Miami Dolphins: Kyle Miller

Dolphins announce practice squad

September, 2, 2013
9/02/13
9:46
AM ET
MIAMI -- The Miami Dolphins announced their 2013 practice squad.

Here is the list:
The most interesting part of this practice squad is the receivers. McNutt and Tyms must stay ready, because Miami currently has just four receivers. It’s a thin group that cannot afford an injury this week in practice.

The Dolphins will hit the practice field Monday at 11:20 a.m. ET, and ESPN.com will be in attendance. Keep it locked on ESPN.com's Dolphins page for all the latest. You can also follow @JamesWalkerNFL on Twitter for instant updates and observations.

What to Watch: Saints-Dolphins

August, 29, 2013
8/29/13
8:00
AM ET
MIAMI – The Miami Dolphins will play their fifth and final preseason game Thursday against the visiting New Orleans Saints.

Here are three things to watch for the Dolphins:

1. Players on the bubble: Miami must make 25 roster cuts by Saturday evening to get down to the 53-man limit. Several key players to watch are defensive tackle A.J. Francis, third-string quarterback Pat Devlin and receivers Marvin McNutt and Chad Bumphis. Look for the bottom portion of the roster to get plenty of playing time. Shameless plug alert: I will do my roster projection Friday after the final preseason game.

2. Progression of tight ends: It was not a strong outing for Miami’s tight ends following the season-ending knee injury to starting tight end Dustin Keller. The Dolphins got just three catches and 34 yards from the position. New starter Charles Clay had just one reception for five yards -- though he was targeted six times by starting quarterback Ryan Tannehill. This will be an important game for Miami’s tight ends to get reps in preparation for the regular season, even if Tannehill isn’t on the field. Let's see what more Clay, Michael Egnew, Kyle Miller and Dion Sims can do.

3. No injuries: To be blunt, there isn’t much for teams to gain in this final preseason game. The most important thing for the Dolphins is to exit without significant injuries. The real games start in about 10 days, when the Dolphins travel to face the Cleveland Browns. Miami head coach Joe Philbin has been coy about playing time for his starters. Some may play briefly, while others might not play at all. This is a game for backups and fringe players.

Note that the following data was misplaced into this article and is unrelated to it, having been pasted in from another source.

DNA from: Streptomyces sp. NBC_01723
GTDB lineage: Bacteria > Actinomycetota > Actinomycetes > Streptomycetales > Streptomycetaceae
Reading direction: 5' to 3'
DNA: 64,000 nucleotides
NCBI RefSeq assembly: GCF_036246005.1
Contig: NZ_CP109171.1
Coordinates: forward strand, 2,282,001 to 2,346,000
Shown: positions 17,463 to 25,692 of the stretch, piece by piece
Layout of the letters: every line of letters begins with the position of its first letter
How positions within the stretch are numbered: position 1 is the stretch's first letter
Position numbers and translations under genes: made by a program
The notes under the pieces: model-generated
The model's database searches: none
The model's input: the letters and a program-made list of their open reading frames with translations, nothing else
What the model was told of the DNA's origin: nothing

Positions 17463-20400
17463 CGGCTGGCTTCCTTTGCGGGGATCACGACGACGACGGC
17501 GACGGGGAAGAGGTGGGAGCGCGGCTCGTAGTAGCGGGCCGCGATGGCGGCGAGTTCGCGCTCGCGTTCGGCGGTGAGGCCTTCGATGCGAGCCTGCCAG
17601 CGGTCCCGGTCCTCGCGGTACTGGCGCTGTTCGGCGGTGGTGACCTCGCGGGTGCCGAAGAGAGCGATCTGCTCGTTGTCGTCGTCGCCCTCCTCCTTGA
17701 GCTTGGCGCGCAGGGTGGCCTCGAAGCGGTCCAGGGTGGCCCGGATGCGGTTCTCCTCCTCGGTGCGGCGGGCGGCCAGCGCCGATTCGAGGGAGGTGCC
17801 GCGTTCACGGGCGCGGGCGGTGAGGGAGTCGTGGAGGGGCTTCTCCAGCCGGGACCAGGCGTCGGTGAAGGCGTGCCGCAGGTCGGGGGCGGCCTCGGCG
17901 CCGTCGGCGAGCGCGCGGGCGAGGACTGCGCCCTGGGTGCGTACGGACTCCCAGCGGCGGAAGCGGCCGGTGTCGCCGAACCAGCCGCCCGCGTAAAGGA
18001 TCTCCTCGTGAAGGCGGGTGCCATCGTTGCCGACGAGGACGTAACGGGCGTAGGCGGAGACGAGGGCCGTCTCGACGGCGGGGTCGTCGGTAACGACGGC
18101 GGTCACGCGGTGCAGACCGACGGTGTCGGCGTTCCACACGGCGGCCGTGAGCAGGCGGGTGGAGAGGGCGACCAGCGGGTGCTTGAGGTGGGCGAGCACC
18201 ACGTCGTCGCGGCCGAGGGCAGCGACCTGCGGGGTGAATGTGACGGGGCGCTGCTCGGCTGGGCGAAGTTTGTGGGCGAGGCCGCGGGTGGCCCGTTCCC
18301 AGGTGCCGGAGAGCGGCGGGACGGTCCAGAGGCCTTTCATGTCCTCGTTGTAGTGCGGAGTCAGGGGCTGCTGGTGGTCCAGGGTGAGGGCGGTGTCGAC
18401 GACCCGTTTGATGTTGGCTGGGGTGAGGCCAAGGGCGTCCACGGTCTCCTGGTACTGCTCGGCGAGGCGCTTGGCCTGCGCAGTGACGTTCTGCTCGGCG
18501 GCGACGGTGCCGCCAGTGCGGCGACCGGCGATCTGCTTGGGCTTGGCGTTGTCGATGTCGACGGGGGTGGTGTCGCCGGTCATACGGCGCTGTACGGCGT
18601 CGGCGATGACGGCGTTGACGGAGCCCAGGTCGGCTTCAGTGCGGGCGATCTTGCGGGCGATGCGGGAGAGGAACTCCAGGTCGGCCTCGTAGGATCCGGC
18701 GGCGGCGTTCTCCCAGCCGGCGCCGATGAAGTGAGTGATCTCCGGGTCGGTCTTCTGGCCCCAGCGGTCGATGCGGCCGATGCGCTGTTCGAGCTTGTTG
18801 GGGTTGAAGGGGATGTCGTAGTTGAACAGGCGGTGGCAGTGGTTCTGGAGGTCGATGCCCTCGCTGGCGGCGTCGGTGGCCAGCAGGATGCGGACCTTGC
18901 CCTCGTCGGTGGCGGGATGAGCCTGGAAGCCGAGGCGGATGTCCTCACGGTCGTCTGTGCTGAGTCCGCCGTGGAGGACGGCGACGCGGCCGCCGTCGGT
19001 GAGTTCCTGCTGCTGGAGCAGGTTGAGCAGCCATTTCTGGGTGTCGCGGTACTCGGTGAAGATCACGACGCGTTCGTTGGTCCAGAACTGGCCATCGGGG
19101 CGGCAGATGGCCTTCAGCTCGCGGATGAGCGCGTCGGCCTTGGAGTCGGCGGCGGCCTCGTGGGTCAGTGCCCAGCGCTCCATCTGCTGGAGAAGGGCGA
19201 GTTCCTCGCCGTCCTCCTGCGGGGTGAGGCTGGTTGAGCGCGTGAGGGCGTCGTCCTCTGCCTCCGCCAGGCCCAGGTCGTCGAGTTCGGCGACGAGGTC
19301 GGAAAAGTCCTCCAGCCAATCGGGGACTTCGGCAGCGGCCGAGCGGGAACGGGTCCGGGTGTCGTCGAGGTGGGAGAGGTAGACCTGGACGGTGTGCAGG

DAVIE, Fla. – It was not a stellar showing for the tight ends of the Miami Dolphins last weekend. Following the season-ending knee injury to Dustin Keller, Miami got just three receptions for 34 yards in a 17-16 preseason loss to the Tampa Bay Buccaneers.

New Miami starter Charles Clay caught just one pass for five yards. He was targeted by Dolphins quarterback Ryan Tannehill six times, and the two couldn’t get on the same page. At least two attempted connections resulted in tipped balls that nearly turned into turnovers.

"It’s never a thing you want to put on film, having a game like that," Clay admitted this week. "But at the end of the day, it happened. I just have to come out here and work hard and do all that I can to prevent it from happening again."

Clay knows improvement is needed. The next step in his development starts Thursday in Miami’s preseason finale against the New Orleans Saints.

Clay is the most versatile and experienced tight end for the Dolphins. That is why he’s getting the first shot to replace Keller. Other tight ends such as Michael Egnew, Kyle Miller and rookie Dion Sims don't have the same level of experience or trust of the coaching staff. Clay, Egnew and Sims are all recent draft picks of Dolphins general manager Jeff Ireland.

Miami initially used Clay as an H-back/fullback in training camp. But those plans were altered once Keller went down. Clay is being used more at tight end, and it's taking time to re-adjust to that role.

“It’s wherever they [Miami’s coaches] need me,” Clay said. “If they need someone to play tight end, I feel I can do that. If they someone to help out in the slot or at fullback, I feel I can do that. Whatever the game is that week, I feel like I can help.”

It’s unlikely any of Miami’s tight ends will match the production Keller would have provided this season. But the Dolphins must hope the group as a whole can be productive enough to keep the passing offense moving in a good direction.

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